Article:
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Observation by Alex Pratt: Perseid meteor 20200813_023736

Uploaded by

Alex Pratt

Observer

Alex Pratt

Observed

2020 Aug 13 - 01:37

Uploaded

2020 Aug 13 - 14:03

Objects

Meteor

Planetarium overlay









Constellation

Lacerta

Field centre

RA: 22h50m
Dec: +41°18'
Position angle: +55°23'

Field size

5°21' × 6°05'

Equipment
  • IMX291 IP board camera 6mm f/0.95 lens
  • Watec 902H2 Ultimate camera 6mm f/0.75 lens
  • Raspberry Pi 3 model B+
  • RMS software
  • UFO Capture and Analyser
Exposure

25 frames/sec (0.04s) - 50 fields/sec (0.02s) deinterlaced

Location

Leeds, West Yorkshire

Target name

Perseid meteor 20200813_023736

Title

Perseid meteor 20200813_023736

About this image

During last month I built a Raspberry Pi video meteor system to compare the Global Meteor Network's RMS solution with that of the UFO Capture suite. It was ready for this month's Perseid meteor shower, although the poor weather reduced the number of meteors I was able to record. This is an example from last night when the sky transparency improved a little.

My RMS station UK000J and UFO station Leeds_SE are aligned on the same altitude and azimuth. In the attached image, the upper pic is from the 1280x720 pixels IMX291 IP board camera with a 6mm f/0.95 lens running RMS software on a Raspberry Pi 3 model B+. The lower pic is from the720x576 pixels Watec 902H2 Ultimate camera with a 6mm f/0.75 lens running UFO Capture on an old Windows 7 desktop. Both systems identified the meteor as a mag. 1 Perseid.

It was fun building the RMS system and it only cost around £160, compared with the ~£450 cost of purchasing a plug-and-play unit from GMN's partners, CMN (Croatian Meteor Network).

UFO Capture performs motion detection on the fly, whereas RMS records 10s blocks of frames then analyses them and it rejects any with fewer than 20 field stars. So, under non-optimal skies RMS can report fewer meteors than UFO. Both systems produce UFO Orbit-compatible CSV files but a time correction of -2.4s has to be applied to the RMS CSV file entries.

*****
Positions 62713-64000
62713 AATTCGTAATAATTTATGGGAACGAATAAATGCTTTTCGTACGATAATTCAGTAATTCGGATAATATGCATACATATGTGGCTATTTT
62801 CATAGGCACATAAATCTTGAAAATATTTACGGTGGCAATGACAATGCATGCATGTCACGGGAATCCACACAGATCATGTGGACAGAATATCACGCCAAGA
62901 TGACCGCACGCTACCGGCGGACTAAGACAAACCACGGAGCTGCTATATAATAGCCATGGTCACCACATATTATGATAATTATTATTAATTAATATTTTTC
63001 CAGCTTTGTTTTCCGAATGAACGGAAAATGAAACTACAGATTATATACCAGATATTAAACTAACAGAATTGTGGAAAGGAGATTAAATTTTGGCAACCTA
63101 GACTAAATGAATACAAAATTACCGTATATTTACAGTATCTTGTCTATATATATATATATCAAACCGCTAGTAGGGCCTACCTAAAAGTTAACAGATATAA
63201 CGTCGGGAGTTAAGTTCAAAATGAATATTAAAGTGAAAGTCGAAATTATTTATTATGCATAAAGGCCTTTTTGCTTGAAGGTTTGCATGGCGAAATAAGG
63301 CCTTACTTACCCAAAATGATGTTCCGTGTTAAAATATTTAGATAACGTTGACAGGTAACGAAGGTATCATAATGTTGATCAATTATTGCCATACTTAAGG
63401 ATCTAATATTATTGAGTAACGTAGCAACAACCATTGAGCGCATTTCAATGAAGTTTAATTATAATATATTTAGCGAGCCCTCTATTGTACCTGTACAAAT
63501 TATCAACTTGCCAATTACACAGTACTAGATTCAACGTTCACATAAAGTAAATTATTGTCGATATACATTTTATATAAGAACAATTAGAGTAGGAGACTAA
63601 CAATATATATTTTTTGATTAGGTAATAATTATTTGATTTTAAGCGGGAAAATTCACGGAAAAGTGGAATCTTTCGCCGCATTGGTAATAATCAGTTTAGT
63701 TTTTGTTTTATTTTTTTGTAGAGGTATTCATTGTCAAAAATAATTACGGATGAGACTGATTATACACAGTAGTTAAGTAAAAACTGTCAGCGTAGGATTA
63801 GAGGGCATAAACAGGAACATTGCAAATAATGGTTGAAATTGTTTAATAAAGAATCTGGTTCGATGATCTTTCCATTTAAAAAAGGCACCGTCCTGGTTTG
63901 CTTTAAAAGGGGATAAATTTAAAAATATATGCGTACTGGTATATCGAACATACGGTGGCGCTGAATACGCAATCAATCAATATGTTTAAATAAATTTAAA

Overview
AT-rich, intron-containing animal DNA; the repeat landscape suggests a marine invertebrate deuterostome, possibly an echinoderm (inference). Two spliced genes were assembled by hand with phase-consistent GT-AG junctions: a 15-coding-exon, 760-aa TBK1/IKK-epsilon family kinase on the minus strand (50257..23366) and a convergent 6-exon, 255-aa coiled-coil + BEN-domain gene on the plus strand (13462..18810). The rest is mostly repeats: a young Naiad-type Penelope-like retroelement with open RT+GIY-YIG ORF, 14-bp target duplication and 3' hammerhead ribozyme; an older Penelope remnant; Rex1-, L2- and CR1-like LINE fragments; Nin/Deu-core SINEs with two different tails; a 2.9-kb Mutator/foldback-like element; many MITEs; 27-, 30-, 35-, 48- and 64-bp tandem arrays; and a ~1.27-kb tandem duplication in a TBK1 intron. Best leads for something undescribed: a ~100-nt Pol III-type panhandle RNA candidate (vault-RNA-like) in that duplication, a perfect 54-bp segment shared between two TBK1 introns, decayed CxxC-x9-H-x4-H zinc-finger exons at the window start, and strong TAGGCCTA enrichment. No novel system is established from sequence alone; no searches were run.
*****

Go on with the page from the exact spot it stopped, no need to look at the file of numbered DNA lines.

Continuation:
I was planning to replace my Leeds_SE UFO station with my RMS one but I would lose valuable meteor data. I like my Pi station and I will run both for the foreseeable future.

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Comments
Tim Haymes
Tim Haymes, 2020 Aug 15 - 18:03 UTC

Im thinking of getting the Plug and Play version.  Does the RPi get time from internet Alex?   Is this controlled and logged?

Alex Pratt
Alex Pratt, 2020 Aug 16 - 10:31 UTC

Hi Tim,

I've been busy investigating the cause of the 2.4s timing discrepancy in the RMS CSV output file (used in UFO Orbit). Denis Vida (GMN) explained it's caused by a 60 frame buffer in RMS (60 x 0.04s = 2.4s). So, the RMS CSV file entries have to be adjusted by -2.4s to align them with UFO Analyser's CSV output. Not all GMN RMS users were aware of this issue).

I've also spent some time bypassing RMS' standard parameters to salvage unanalysed meteor clips from Aug 12/13. Now have 23 meteors instead of 10. Only worth all this faff during a major shower such as the Perseids.

Good question about the source of Pi time. Raspbian is based on Debian, a flavour of Linux. NTP is disabled but it looks like on boot up the Pi gets its date and time from Debian time servers using its timedatectl service. The NTP daemon can be enabled and configured, but Debian prefers timedatectl whose config file maps to pools of Debian NTP servers. This was commented out, so I enabled the Debian NTP service and it's running well. I can't see any Debian NTP stats output logs, so I'll probably install Meinberg NTP, which provides detailed timing stats. (I run it on my Win 10 laptop.) I added a real time clock module to my PI to remember the date and time when it's powered off.

Cheers,

      Alex.

Alex Pratt
Alex Pratt, 2020 Aug 17 - 18:22 UTC

Tim,

If you're going to pay a lot of money for a ready-built system I would expect it will have NTP enabled.

Cheers,

     Alex.

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